"Subcommittee on Investigations and Oversight Chairman Paul Broun (R-GA) and Subcommittee on Energy and Environment Chairman Andy Harris (R-MD) held a hearing yesterday on the status of the National Oceanic and Atmospheric Administration's (NOAA) polar-orbiting and geostationary weather satellites. Two Government Accountability Office (GAO) reports on the respective satellite systems were released at the hearing."

- Geostationary Weather Satellites: Design Progress Made, but Schedule Uncertainty Needs to be Addressed

- Polar-Orbiting Environmental Satellites: Changing Requirements, Technical Issues, and Looming Data Gaps Require Focused Attention

B612 Foundation Announces First Privately Funded Deep Space Mission

"In a press conference at the California Academy of Sciences Thursday morning, the B612 Foundation unveiled its plans to build, launch, and operate the first privately funded deep space mission - SENTINEL - a space telescope to be placed in orbit around the Sun, ranging up to 170 million miles from Earth, for a mission of discovery and mapping."

CASIS Signs Deal with COBRA PUMA GOLF for Research on ISS

"The Center for the Advancement of Science in Space (CASIS) today announced that it has signed a Memorandum of Agreement (MOA) with COBRA PUMA GOLFTM to carry out materials research projects on the International Space Station (ISS) U.S. National Laboratory for use in its sporting goods products line."

CASIS & PGA Hosting STEM Camp This Week

"Combining instruction in the principles of both science and golf, 20 Title I students from St. Lucie County Schools will take part in the first-ever PGA STEM Enrichment Camp at the PGA Center for Golf Learning and Performance this week, June 18-22."

Keith's note: While CASIS is promoting its golf-in-space efforts, it has totally ignored its partner Nanoracks as it makes an announcement - and does so at a conference that CASIS itself co-sponsored. Oh yes, with the exception of two tweets @ISSCASIS was totally mute at the ISS conference in Denver. Indeed, only half a dozen or so people were using Twitter (#ISSRDC) to talk about what was happening at the conference. I have only found 2 articles - from the Huntsville Times - that refer to news from the conference. And nothing was webcast. How CASIS is going to expand visibility of ISS capabilities when it drops the ball like this escapes me. It takes more than a few golf agreements, CASIS.

Golf or Science: What is NASA's Plan for the Space Station?, Earlier post

At least double NASA's annual budget to one penny for every government dollar spent, Petition, We The People, White House

"Tomorrow is gone without NASA. Please at least double NASA's annual budget, and continue to support the most inspirational program in the country."

Doubling and Tripling What We Can Accomplish in Space, OSTP Response

"Thank you for signing this petition. We share your view that NASA is a driver of innovation and economic growth, a creator of high-skilled and high-paying jobs, and a force for inspiration in the American people -- especially our youth. That's why President Obama has set NASA on course for a new and exciting chapter of American space exploration, one that will see more discoveries, scientific breakthroughs, and, ultimately, more Americans in space going to places never before visited."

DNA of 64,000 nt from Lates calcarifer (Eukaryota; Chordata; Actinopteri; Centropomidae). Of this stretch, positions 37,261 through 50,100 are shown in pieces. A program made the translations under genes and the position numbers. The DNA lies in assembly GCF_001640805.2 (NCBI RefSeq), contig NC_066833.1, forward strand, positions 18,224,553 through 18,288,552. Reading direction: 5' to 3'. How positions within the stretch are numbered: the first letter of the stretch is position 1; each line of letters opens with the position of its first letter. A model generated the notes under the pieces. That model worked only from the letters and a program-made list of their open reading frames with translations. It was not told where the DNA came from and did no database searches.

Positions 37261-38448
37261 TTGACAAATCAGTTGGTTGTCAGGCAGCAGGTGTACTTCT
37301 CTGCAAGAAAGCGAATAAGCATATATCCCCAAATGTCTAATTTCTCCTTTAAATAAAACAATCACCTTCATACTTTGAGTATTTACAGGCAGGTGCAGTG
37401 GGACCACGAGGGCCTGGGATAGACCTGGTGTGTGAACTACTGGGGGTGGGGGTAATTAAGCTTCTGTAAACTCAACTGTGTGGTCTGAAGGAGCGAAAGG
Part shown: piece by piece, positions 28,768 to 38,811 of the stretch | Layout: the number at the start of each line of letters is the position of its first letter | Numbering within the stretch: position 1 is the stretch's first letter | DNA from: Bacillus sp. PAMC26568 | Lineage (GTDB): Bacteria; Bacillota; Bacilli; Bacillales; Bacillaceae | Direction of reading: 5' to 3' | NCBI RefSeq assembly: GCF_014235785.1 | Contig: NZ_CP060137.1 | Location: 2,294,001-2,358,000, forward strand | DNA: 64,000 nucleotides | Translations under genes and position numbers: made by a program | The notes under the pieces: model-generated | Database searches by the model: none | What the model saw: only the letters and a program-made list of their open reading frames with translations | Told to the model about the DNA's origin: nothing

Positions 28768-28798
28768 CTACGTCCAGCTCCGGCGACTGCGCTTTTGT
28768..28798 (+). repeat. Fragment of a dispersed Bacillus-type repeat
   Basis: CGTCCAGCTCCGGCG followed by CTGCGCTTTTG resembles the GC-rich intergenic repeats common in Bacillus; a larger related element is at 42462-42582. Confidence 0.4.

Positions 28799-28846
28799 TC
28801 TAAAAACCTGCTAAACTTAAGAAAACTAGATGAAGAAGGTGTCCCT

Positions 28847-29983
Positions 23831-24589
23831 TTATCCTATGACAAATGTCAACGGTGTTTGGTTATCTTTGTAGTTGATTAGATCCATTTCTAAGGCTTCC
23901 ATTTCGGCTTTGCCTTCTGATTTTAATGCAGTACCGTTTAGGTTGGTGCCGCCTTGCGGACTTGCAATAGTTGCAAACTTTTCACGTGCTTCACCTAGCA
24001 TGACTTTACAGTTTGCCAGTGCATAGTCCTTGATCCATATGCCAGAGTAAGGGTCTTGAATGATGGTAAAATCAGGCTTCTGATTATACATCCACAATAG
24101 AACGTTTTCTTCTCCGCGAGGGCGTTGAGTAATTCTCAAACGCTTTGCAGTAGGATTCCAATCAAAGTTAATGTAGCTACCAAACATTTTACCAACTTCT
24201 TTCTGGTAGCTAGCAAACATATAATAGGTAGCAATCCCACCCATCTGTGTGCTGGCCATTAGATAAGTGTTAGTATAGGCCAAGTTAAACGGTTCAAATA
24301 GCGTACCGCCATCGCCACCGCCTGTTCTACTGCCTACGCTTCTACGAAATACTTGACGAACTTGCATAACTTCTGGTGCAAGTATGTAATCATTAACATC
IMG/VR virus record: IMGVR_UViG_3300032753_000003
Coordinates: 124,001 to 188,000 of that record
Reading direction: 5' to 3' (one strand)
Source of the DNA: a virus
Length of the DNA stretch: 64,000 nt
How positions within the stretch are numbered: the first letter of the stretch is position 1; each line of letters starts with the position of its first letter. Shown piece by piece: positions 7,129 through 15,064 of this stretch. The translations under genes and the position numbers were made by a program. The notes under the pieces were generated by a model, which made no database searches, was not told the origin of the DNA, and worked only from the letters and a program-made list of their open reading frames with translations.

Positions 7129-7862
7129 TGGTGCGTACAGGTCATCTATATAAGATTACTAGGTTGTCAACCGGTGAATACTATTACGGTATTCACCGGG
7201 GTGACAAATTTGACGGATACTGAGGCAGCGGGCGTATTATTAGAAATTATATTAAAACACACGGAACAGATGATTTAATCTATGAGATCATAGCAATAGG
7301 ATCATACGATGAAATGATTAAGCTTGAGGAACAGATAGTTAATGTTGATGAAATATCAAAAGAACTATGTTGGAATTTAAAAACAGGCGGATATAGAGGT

Penny4NASA.org

Two-Thirds of Americans Think Barack Obama Is Better Suited to Handle an Alien Invasion Than Mitt Romney

"In regards to national security, nearly two-thirds (65%) of Americans think Barack Obama would be better suited than fellow presidential candidate Mitt Romney to handle an alien invasion. In fact, more than two in three (68%) women say that Obama would be more adept at dealing with an alien invasion than Romney, vs. 61 percent of men. And more younger citizens, ages 18 to 64 years, than those aged 65+ (68% vs. 50%) think Romney would not be as well-suited as Obama to handle an alien invasion."

Searching for ET, But No Evidence Yet, OSTP

"Thank you for signing the petition asking the Obama Administration to acknowledge an extraterrestrial presence here on Earth. The U.S. government has no evidence that any life exists outside our planet, or that an extraterrestrial presence has contacted or engaged any member of the human race. In addition, there is no credible information to suggest that any evidence is being hidden from the public's eye. However, that doesn't mean the subject of life outside our planet isn't being discussed or explored."

Space: The New Frontier For Medical Breakthroughs, US News & World Report

"Deadly bacteria that have spent time in space are already on Earth--but instead of killing humans, they might just save lives. Scientists are using bacteria cultivated on the International Space Station to help develop vaccines that experts say could revolutionize the medical field."